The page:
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|The diet of harbour porpoises bycaught or washed ashore in Belgium, and relationship with relevant data from the strandings database|
|Haelters, J.; Kerckhof, F.; Toussaint, E.; Jauniaux, T.; Degraer, S. (2012). The diet of harbour porpoises bycaught or washed ashore in Belgium, and relationship with relevant data from the strandings database. Royal Belgian Institute of Natural Sciences. Management Unit of the North Sea Mathematical Models. Marine Ecosystem Management Unit: Oostende. 46 pp.|
By catch; Diets; Fish; Fishing gear; Prey; Stomach content; Stranding; Phocoena phocoena (Linnaeus, 1758) [WoRMS]; ANE, Belgium, Belgian Coast [gazetteer]; Marine
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The harbour porpoise Phocoena phocoena is currently the most abundant marine mammal in Belgian waters. Large-scale changes in the distribution of this top predator in the North Sea have occurred during the last decades, possibly caused by changes in food availability. An analysis of the strandings database 1970-2011, containing data on 737 harbour porpoises, revealed that throughout the year two peaks in strandings occurred: one in spring, for an important part caused by the strandings of animals incidentally bycaught in fishing gear, and a second one during summer. Most of the stranded animals were juveniles, with a higher percentage of males than females. As could be expected, bycaught animals were on average heavier than equally sized naturally died animals, and they had a thicker blubber layer. In naturally died animals the blubber layer was thicker in winter than in summer, illustrating the insulating function of the blubber layer besides its function as an energy storage.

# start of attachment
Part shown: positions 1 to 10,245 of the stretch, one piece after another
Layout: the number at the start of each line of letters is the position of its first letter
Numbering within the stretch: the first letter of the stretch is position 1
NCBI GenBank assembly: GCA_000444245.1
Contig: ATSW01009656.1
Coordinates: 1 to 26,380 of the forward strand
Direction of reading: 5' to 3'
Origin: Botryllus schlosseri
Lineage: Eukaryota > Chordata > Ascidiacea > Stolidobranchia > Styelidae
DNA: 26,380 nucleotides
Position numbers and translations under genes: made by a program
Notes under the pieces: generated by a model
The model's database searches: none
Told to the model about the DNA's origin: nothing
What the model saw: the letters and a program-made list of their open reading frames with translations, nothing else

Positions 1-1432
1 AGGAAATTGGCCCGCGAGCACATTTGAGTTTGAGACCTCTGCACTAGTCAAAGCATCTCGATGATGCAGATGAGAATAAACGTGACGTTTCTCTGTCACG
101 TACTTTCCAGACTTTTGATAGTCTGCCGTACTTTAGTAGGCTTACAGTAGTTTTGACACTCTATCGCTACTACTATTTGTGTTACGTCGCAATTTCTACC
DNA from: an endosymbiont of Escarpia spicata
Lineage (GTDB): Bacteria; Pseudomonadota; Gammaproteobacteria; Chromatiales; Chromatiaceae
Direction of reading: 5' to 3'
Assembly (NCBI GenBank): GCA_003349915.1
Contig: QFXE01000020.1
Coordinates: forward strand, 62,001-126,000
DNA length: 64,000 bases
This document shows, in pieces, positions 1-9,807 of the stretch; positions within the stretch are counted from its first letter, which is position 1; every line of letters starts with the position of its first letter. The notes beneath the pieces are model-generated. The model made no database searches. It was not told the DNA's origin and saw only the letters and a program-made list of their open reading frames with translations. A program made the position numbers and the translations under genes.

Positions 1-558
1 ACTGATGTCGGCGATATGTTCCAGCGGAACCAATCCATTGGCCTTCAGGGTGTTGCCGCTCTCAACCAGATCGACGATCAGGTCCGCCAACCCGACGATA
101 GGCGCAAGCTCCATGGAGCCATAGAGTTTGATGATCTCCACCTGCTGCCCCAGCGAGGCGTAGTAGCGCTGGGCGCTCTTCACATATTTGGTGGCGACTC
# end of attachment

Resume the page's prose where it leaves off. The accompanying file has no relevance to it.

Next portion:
We investigated the stomach content of 64 harbour porpoises washed ashore or bycaught in Belgium between 1997 and 2011. Ten of the stomachs were empty. Fish contributed to most of the prey remains. In total we found the remains of 19 fish species belonging to 10 families. The numerically most important prey items in juveniles were gobies (Gobiidae). Reconstructing the original weight of the prey items revealed that gobies constituted the most important prey by weight, but that larger sandeels (Ammodytidae) and to a lesser extent gadoids (Gadidae) were also important. In adults the majority of prey items were gobies and sandeels, but the reconstructed weight of the stomach content revealed that sandeels and gadoids constituted by far the most important prey. Surprisingly, clupeids (Clupeidae) did not contribute much to the diet, although the return of the harbour porpoise is often linked to an increase in herring Clupea harengu stocks in the southern North Sea. Also no twaite shad Alosa fallax were found, although this diadromic fish is common again in the area. A small number of smelt Osmerus eperlanus was found in some of the recently stranded harbour porpoises. Smelt is a diadromic fish of which densities are increasing from very low levels. The fact that juvenile harbour porpoises had apparently fed on large quantities of small bottom fish may help to explain why they were more prone to bycatch than adults. The analysis revealed that a gradual shift occurs in the feeding habits of harbour porpoises while becoming adults: from small benthic fish towards larger fish taken from the water column.